ISSN (Print) - 0012-9976 | ISSN (Online) - 2349-8846

A+| A| A-

Neither (Neo)Liberalism Nor Party-State

Neither (Neo)Liberalism Nor Party-State PARESH CHATTOPADHYAY We read with considerable interest Prabhat Patnaik


Neither (Neo)LiberalismNor Party-State


e read with considerable interest Prabhat Patnaik’s article ‘In the Aftermath of Nandigram’ (May 26).With his usual lucidity he pinpoints the current “neo-liberalism” as the “root cause” of the tragic events at Nandigram. While arguing, not without justification, that under present day capitalism industrialisation cannot create employment by drawing surplus labour away from agriculture, he makes the following statement: “The only significant cases where this has been successfully effected are the Soviet Union and other former socialist countries” where “their ability to shift workers out of agriculture into big industry” was due to their “control” of the “rate of technological-cum-structural change within the context of a planned economy”. Though the language is somewhat confusing we assume the author means not “countries” but their rulers who, as opposed to the ruled, (as in any country) had the “control” in question. But passons. We would like to comment on this emphatic statement of the author. Here we take the prototype of Patnaik’s “socialist” countries – we mean the Russian Party-State (not only Russia’s “socialism” is a myth, even the appellation “Soviet Union” is a misnomer; soviets as independent organs of self-rule of the Russian toilers ceased to exist, excepting as an empty formality, starting with roughly the middle of 1918). We only wish that the lot of the Russian “workers” involved in the “shift” in question does not befall the labouring people of India (or those of any other land).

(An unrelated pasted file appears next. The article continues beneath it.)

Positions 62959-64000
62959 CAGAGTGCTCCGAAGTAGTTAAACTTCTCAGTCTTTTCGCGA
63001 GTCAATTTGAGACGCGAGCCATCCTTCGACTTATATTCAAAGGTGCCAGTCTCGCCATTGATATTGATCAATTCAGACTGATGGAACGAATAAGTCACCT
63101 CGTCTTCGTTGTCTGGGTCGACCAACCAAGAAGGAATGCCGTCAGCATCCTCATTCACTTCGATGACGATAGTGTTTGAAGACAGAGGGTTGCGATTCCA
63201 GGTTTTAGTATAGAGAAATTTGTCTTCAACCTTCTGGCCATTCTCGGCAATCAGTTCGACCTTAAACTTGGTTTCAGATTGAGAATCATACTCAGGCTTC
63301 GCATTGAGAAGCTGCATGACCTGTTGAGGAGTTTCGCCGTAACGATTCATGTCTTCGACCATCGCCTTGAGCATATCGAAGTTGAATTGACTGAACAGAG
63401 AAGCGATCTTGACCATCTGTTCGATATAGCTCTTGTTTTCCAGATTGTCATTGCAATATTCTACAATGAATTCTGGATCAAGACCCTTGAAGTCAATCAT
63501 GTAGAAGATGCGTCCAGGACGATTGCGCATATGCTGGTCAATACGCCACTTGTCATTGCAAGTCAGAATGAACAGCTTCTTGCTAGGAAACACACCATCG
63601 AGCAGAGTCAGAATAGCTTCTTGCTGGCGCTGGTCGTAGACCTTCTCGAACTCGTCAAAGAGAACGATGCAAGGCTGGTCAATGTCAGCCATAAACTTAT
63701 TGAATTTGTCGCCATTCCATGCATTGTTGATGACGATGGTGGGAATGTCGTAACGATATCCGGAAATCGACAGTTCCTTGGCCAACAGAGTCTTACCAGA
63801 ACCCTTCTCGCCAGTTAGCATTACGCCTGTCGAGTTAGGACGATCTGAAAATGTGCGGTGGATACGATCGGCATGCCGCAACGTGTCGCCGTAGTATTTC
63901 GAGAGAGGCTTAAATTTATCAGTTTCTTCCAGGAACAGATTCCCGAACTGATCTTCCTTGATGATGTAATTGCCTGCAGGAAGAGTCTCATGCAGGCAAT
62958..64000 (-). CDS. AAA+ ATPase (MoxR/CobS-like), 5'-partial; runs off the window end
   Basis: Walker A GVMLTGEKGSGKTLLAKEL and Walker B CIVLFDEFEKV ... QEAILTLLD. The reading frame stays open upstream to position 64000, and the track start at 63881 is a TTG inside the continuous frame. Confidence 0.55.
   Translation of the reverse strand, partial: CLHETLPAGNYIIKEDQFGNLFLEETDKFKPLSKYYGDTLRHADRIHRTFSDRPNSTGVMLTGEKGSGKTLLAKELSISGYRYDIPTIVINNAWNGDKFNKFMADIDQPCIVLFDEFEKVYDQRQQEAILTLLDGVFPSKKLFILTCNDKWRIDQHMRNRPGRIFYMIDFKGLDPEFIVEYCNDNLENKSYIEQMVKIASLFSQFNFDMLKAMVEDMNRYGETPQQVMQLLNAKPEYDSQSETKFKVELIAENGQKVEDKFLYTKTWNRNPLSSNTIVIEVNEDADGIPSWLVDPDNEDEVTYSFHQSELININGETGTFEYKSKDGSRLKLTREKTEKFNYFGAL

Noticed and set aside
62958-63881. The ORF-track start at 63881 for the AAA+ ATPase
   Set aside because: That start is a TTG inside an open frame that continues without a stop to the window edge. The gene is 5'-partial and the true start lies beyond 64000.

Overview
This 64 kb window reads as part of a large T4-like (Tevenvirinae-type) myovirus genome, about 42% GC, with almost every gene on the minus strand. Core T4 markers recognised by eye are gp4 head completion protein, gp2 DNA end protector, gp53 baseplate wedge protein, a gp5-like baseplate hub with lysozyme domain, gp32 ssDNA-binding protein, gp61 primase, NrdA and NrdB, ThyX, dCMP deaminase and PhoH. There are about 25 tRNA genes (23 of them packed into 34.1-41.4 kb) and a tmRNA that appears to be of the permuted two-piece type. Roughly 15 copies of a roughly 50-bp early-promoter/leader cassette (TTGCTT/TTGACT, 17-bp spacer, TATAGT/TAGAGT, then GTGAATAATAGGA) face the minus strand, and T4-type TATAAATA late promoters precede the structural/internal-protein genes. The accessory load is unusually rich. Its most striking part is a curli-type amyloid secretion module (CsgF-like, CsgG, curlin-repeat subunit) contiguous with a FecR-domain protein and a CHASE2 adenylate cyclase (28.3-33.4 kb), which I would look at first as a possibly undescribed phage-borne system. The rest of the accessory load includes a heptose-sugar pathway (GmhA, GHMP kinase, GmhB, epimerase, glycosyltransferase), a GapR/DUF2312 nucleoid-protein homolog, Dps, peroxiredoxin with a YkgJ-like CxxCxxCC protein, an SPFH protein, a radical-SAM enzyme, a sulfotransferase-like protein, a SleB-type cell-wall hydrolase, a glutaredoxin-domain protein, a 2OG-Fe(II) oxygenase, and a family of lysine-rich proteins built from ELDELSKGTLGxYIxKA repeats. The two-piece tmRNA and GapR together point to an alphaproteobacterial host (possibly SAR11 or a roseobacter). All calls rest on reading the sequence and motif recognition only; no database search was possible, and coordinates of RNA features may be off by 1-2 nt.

To what extent Russia’s immediate producers had a deciding role in undertaking this “shift”? Or, at least, to what extent this famous “shift” was a matter of genuinely free choice by Russia’s concerned “workers” themselves? Are these not legitimate questions in the context of a supposed to be socialist country if we accept “socialism” in Marx’s sense of a “(Re)Union of free individuals”? Patnaik’s “plan vs market” configuration in this context most unfortunately obscures and grossly misrepresents the real picture, which is that once the rulers had decided to take the “great leap forward” towards super-industrialisation, the peasants were forced to go through a process that was not very dissimilar to the one traversed by the peasants in Marx’s classic account of the genesis of capital(ism).